Process Being Made at the Cobb Institute
Spiritual Integration and the Arts
Interfaith Explorations in Art, Music, and Poetry, co-sponsored by the Cobb Institute
A weekly interfaith exploration of the spiritual side of human life, led by Sophia Said of the Madina Mosque of Little Rock and Jay McDaniel of the Cobb Institute, with focus on the arts as a portal into spirituality, and with guidance from the spiritual alphabet of Spirituality and Practice.
Wednesdays 12:00 - 1:00 PM Central
To join send an email to email@example.com.
Find recordings of past programs here.
Join the educational development team on June 27th at 3:00 PM Pacific as we hear from Meijun Fan about the Global Network for Ecological Education and Cobb Eco-Academy in China. For more information, contact firstname.lastname@example.org.
The mouth of morning
on Earth's eastern shore
and I can almost see
its tonsils as it belts
out a hopeful hymn
of another joy-filled day
for all beneath its arching
path as it sings its way
to the opposite shore
its lips come together
to hum goodbye and sing
into someone else's morning
never known to me
–R. T. Sedgwick
Makes mobile patterns of tranquil shade
beneath porticos, leaves, branches,
even slow flying birds.
It blazes on beetles creeping
up thorny rose stems hoping to reach
the honeyed safety of stamens.
Lizards bask in languid slumber
as we grateful humans
in the tiny universe of this June garden
revel in its fragrant splendor.
–Lynn Sargent De Jonghe, May 2021
In The Learning Lab
Conversations In Process Podcast
Richard Tarnas & Matthew D. Segall – Journeying Within a Cosmic Journey
Maybe we’re not lost in the cosmos after all. Years ago the novelist Walker Percy wrote a book called Lost in the Cosmos, in which he showed how, overly shaped by a rigidly scientistic approach to life, we humans lack any rich connection with the universe of which we are a part and, by implication, with ourselves and our neighbors. We know a lot about the periodic table and the laws of thermodynamics, but not a lot about how to live and love, creating societies of creativity and compassion. Richard Tarnas, known for his The Passion of the Western Mind and Cosmos and Psyche, presents a needed alternative. He invites us to imagine the universe as an unfolding journey, filled with multiple dimensions, both physical and archetypal; and to recognize our own embeddedness in this beautiful and dynamic whole. We are journeying within a cosmic journey. In conversation with Matthew Segall and Jay McDaniel, Tarnas shows how Whitehead influenced his thinking. He invites us to consider how the movements of the planets, no less than the movements of our hearts, can help us find our way in a vast and creative universe. We can be found, not lost, in the cosmos.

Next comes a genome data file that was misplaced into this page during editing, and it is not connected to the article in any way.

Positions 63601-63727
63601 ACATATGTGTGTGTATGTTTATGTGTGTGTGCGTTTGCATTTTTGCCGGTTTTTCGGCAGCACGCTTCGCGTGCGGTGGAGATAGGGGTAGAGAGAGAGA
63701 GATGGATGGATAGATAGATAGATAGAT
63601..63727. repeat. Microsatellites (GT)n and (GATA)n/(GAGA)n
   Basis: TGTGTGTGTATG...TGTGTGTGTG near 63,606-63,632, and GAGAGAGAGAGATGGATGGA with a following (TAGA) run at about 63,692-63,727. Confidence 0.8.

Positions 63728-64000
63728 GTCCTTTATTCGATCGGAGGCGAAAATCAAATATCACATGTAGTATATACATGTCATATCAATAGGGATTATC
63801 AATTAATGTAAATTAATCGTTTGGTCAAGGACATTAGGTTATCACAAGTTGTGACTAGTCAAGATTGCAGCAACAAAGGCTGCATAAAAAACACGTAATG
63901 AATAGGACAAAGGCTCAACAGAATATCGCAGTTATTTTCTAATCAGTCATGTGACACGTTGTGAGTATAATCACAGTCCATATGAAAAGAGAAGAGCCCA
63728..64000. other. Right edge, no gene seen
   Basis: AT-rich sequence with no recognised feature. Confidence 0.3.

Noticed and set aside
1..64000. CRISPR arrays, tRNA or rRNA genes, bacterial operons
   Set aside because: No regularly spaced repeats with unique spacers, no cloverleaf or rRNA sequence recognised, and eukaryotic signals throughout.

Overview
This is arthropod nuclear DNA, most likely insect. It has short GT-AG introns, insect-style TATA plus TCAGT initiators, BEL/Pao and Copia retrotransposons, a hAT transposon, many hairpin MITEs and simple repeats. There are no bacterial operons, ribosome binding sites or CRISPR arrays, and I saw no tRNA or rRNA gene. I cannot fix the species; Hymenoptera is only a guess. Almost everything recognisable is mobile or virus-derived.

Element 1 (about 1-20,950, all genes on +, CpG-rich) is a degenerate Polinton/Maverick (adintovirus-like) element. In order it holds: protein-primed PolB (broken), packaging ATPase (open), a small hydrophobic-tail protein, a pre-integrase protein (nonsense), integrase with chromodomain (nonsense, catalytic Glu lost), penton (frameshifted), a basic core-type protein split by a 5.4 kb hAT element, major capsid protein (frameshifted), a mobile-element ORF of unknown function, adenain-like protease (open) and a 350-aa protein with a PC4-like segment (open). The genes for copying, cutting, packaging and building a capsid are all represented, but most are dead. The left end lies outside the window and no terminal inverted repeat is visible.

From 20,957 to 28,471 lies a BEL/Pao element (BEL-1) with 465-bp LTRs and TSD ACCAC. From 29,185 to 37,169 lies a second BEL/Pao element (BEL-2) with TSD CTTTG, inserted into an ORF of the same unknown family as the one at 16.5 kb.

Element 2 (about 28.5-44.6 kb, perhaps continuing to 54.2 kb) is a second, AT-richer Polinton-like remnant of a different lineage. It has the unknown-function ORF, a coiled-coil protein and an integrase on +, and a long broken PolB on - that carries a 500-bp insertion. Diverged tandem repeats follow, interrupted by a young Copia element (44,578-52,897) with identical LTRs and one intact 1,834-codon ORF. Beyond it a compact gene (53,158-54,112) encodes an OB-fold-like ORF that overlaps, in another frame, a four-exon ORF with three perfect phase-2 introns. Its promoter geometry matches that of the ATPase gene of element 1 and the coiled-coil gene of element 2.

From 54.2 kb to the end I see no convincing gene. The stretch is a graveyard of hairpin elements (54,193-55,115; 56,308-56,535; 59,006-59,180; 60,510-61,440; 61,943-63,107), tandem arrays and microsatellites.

Process in Praxis: The Cobb Institute Blog
Science Advisory Committee
A New Page
The Science Advisory Committee is dedicated to furthering the vision of Whitehead and allied thinkers in an effort to bring forth a more integrated, relational, and experientially adequate approach to natural science and cosmology. The Committee aims to build a network of process-oriented scientists and natural philosophers, to record dialogues that raise awareness about this alternative approach to the study of nature, and to host conferences.
Find out more about the committee by visiting our new web page.
Coming Up Soon
Tim Eastman Unties the Gordian Knot
In this series of conversations Tim Eastman will engage with other scholars about his new book, Untying the Gordian Knot: Process, Reality, and Context.
Begins June 12th!
In Untying the Gordian Knot: Process, Reality, and Context, Timothy E. Eastman proposes a new creative synthesis, the Logoi framework-which is radically inclusive and incorporates both actuality and potentiality-to show how the fundamental notions of process, logic, and relations, woven with triads of input-output-context and quantum logical distinctions, can resolve a baker’s dozen of age-old philosophic problems.